I’d never thought myself a narcissist until Harland was born.
But I was, and my narcissism was born of that dynamic of yore: magnifying myself to compensate for others who’d made me feel so small.
When Justine waved me away from a room, I felt the same pang as when my father had shooed me from his study. When Justine avoided my gaze, I felt the same hurt as I had when my mother had been flirting with whatever man was in our company. When Justine brushed off my statements, I felt the same rejection as I had when my parents had told me I should be seen and not heard. But worst of all was when Justine got lost in her own mind. She’d be so dreamy-eyed, I wondered if she were thinking of the baby. That look – of being somewhere else – I’d seen in both my parents when they were entwined with figments of the lovers they could never have. Did Justine have such a man?
By the time Justine resumed her dotage of me, it was too late. I was already given to hubris, gilding my own brain with big ideas, lofty notions of myself. I’d ascend into the dark green room and throw myself into my masterpiece, convinced it was exactly what the whole world needed. I wrote so much that the writer’s bump grew larger than it had ever been. My head was swollen. My eyes were blinded by my own light.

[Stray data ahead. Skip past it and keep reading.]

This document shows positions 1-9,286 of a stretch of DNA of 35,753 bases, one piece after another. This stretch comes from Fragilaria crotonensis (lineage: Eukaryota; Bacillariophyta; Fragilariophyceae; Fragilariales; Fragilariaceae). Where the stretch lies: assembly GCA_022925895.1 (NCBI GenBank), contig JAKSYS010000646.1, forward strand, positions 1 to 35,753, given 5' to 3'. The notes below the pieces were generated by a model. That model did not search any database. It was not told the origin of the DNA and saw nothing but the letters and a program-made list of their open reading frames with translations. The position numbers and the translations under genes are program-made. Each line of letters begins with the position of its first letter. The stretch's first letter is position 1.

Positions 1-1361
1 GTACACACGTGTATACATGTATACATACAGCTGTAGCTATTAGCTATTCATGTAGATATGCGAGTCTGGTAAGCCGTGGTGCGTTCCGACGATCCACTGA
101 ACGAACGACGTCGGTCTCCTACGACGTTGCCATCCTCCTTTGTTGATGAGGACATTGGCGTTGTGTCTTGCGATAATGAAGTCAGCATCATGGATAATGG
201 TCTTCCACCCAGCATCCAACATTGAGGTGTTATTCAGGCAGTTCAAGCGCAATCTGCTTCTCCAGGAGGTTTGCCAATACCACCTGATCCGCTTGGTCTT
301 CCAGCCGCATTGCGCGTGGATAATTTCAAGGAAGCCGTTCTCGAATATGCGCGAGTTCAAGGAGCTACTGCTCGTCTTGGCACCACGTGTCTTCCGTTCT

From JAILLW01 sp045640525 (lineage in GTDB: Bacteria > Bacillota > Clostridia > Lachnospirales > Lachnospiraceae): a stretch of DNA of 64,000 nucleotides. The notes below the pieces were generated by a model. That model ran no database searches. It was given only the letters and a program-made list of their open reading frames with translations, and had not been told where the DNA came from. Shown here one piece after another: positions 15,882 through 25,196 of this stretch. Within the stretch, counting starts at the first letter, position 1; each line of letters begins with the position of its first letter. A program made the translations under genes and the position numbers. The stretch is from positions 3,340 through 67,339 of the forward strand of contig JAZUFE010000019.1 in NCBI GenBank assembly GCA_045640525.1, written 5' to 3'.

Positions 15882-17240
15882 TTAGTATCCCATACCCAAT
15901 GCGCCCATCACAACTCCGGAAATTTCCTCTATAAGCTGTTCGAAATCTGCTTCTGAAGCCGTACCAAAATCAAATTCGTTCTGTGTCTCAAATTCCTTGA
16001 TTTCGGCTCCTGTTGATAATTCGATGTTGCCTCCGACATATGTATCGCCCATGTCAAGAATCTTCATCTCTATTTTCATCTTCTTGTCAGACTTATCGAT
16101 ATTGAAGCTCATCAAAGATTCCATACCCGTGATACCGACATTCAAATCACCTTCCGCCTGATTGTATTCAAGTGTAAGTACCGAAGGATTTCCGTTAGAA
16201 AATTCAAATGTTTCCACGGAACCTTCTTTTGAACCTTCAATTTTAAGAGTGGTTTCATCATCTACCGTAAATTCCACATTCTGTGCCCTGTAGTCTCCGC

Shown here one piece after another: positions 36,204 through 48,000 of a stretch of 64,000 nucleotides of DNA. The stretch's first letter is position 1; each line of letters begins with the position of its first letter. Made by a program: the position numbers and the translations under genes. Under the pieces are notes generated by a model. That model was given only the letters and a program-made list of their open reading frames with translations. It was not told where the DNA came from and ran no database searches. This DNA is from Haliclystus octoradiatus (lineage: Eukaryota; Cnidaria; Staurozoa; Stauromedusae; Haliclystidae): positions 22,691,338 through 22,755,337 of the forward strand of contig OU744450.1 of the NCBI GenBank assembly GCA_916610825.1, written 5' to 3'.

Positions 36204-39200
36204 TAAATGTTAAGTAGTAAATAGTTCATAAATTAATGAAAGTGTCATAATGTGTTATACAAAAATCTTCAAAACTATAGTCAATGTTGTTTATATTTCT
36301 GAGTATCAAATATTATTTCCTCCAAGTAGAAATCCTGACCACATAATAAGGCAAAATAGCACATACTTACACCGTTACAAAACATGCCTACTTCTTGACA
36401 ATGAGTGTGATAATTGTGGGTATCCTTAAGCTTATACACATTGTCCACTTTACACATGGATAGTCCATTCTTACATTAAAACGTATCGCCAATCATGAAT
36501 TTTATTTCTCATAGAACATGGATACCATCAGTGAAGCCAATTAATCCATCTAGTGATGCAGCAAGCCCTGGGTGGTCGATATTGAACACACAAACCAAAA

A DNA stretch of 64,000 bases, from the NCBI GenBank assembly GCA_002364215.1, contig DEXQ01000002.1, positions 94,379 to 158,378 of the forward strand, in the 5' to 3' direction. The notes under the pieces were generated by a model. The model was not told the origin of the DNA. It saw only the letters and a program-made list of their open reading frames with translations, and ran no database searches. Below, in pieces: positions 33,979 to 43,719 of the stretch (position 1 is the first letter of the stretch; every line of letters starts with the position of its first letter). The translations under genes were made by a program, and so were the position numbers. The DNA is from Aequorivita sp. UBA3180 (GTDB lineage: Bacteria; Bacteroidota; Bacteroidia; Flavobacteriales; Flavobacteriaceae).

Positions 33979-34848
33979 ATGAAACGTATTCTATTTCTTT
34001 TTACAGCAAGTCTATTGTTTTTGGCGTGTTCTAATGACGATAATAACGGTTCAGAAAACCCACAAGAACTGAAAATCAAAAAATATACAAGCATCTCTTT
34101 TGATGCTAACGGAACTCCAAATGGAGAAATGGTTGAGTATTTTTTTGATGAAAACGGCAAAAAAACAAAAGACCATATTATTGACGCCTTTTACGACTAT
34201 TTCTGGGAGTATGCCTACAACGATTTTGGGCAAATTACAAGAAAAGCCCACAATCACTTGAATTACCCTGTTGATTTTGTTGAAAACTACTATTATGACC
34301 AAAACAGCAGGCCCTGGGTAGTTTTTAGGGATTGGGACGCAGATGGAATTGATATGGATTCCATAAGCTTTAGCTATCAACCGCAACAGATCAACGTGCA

Even when the winter came and saddled me with rheumatoid arthritis, I wrote with aching fingers. Even when I wheezed and coughed over the paper, I steeled myself to keep on writing – just one more page – just one more chapter – then another fifty pages.
“You really should see a doctor,” Justine would badger. “Truly, George, you’re getting worse.”
“No,” I’d snap at her. “I won’t do that. What if he puts me in the infirmary? If he does that, I won’t be able to finish. And I need to finish – for Harland – for his children – for theirs. This, what I’m writing, Justine, is my legacy. It’s what I have to give.”
“Well, you’re far more likely to give it if you take care of your ailments first.”
“How about this?” I’d return. “How about I agree to see the doctor once I’ve finished my masterpiece? Once it’s done, I’ll see to my health. I promise.”
“Very well, George, have it your way, but I don’t agree.”
Truth be told, I didn’t need her to agree. I was obsessed with my work and consumed by myself. There was nothing I wanted more than to while away the days amongst the paper greenery and velvet vines. I felt an overwhelming sense of urgency to complete the story of my life. Why? I wasn’t certain. Perhaps it went back to that notion of Justine’s – that our bodies intuit the storm, inciting us to take cover.